Inter alia, at the seventh "sederunt" of the late General Assembly of the "Fathers and Brethren" of the Presbytery of New South Wales, was discussed, with becoming gravity, the question of "0the best means of removing hindrances to early dedication to God." The main feature of the Presbytery's machinery for accomplishing this important object is, it seems, its 67 Sunday-schools, comprising 3795 scholars and a staff of 427 teachers. From the Committee's Report, however, we learn that only 49 per cent, of the atter are in "full communion with the Church;" nor could the Rev. J. Bonthorne, in commenting on this "painful fact," understand how any could offer their services as teachers who had not "openly acknowledged their Redeemer;" just as if the teacher's chance of influencing for good the youthful heart and mind were to be measured, not by his moral and intellectual fitness for the task, but by his ostentatious observance of the forms, and his libness in repeating the shibboleths, of an exploded orthodoxy. The Rev. P. N. Mackray considered that the Presbytery should "show practically, hat only the regenerate are the proper subjects for Baptism," and counselled, sccordingly, that the ordinance should be denied to children whose parents were non-communicants; though why these unsprinkled babes should be onsigned hereafter to the fiery fate decreed to them by the Westminster Confession, simply because their parents were not saints of the strict Presbyterian pattern, the reverend gentleman did not deem it necessary to say. Dr. Fullerton also thought that parents soliciting baptism for their children should be required to give evidence of their own regenerate condition. He eared, however, that anything like compulsory action on the part of the Church in the matter would often be sturdily resisted, and, in all probability, result. in numerous secessions from the Presbyterian fold. So, too, thought he Rev. A. Thomson, who—fairly letting the cat out of the bag—contended hat the Kirk ought not to be outdone by any Church in the matter of beating up scholars for its Sunday Schools. This we may readily admit; but is it not astonishing, and pitiable as astonishing, that a conclave of reverend others should, in their united effort to take thought for the religious culture page 291 of the rising generation, entirely lose sight of that religious influence of the Home Circle, from which the holiest results—"the eager outlook into life, deep in its early flush of glory; the opening awe, the thrilling touch of things invisible; the dawning perception of the divineness of truth, and nearness of the living God"—may, under true parental guidance, be expected to spring? To ourselves—and we say it dispassionately—the Sunday-school system, considered as a means for unfolding the religious instincts of childhood, is something more than a failure. It has no doubt shown itself fully equal to the manufacture of multitudes of little saints and sectaries of the several ecclesiastical patterns; but the Churches that organise and carry on Sunday Schools expressly for this purpose have yet to learn that the mind of a child, in being crammed with scraps of catechism, scripture and dogma, is cruelly robbed of its power to rise to the regions of a holy and elevating faith.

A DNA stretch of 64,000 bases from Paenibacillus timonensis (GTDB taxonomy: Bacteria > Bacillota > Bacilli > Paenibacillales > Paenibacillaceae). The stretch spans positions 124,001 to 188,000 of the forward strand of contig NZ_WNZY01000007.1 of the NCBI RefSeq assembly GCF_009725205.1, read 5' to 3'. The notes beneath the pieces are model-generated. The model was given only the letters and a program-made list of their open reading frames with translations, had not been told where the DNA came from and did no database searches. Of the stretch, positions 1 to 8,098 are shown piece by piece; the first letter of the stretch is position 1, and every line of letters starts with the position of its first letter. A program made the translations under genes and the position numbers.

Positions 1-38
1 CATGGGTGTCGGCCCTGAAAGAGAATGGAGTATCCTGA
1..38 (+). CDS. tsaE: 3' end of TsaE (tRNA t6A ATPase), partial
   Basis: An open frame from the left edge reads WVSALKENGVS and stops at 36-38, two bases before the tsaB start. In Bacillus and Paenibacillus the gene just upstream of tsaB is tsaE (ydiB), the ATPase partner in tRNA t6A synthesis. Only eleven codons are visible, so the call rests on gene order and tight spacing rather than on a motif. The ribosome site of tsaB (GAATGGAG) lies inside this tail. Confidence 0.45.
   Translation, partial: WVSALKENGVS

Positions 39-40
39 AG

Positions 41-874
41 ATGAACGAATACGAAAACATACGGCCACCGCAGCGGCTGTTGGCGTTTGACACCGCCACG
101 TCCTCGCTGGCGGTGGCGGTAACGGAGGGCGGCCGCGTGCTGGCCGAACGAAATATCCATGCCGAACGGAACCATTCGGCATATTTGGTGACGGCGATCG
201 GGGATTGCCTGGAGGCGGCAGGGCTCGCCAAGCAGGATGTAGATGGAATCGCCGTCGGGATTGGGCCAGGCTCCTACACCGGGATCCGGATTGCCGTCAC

Though rigidly orthodox on other religious questions, Lord Shaftesbury, we are glad to see, has resolved to stand aloof from the extravagancies of Sabbatarianism. Unlike Dr. Cairns and the rest of the good people in Melbourne who, if they could, would remorselessly deprive the working man's one day out of seven of all its attractions, he regards Sunday as an occasion for "physical and mental recreation," for "social intercourse and innocent enjoyments," and wishes for no more agreeable spectacle on Sunday afternoon than that of the working man and his family disporting themselves under the open canopy of heaven. Dr. Cairns, again, at the late Sabbatarian demonstration in Melbourne, could name no better reason for the observance of Sunday as a day of rest than the creation of the world in six days, and the Divine Artificer's cessation from labour on the seventh day. Lord Shaftesbury, however, wisely eschewing all such intolerable nonsense, remarks: "Those who are engaged in works of toil, whether it be of the brain or of the hand, call out for repose, and if it be said that rest is necessary for the human mind and the human body, I ask you if ever there was a period in the history of the world, in the history of this nation, when it was more necessary than at the present moment? Is it not an observation of every one that we are living with immense rapidity? Is it not an observation of every one that we are crowding into a year the events of a century? Is it not an observation of every one that the mad competition of trade keeps every one upon tenter hooks, keeps every one in the furnace, keeps every one in such a state of excitement that the nervous system is shaken? Everybody knows that in the days in which we live the moral system, the intellectual system, is more greatly disturbed than ever, owing to the wild competition in every department of trade and art in which men's minds are busily engaged." Seldom, if ever, have we seen the argument for the religious and political observance of the Christian Sunday, apart from all speculations as to its divine origin and authority, more irrefutably stated.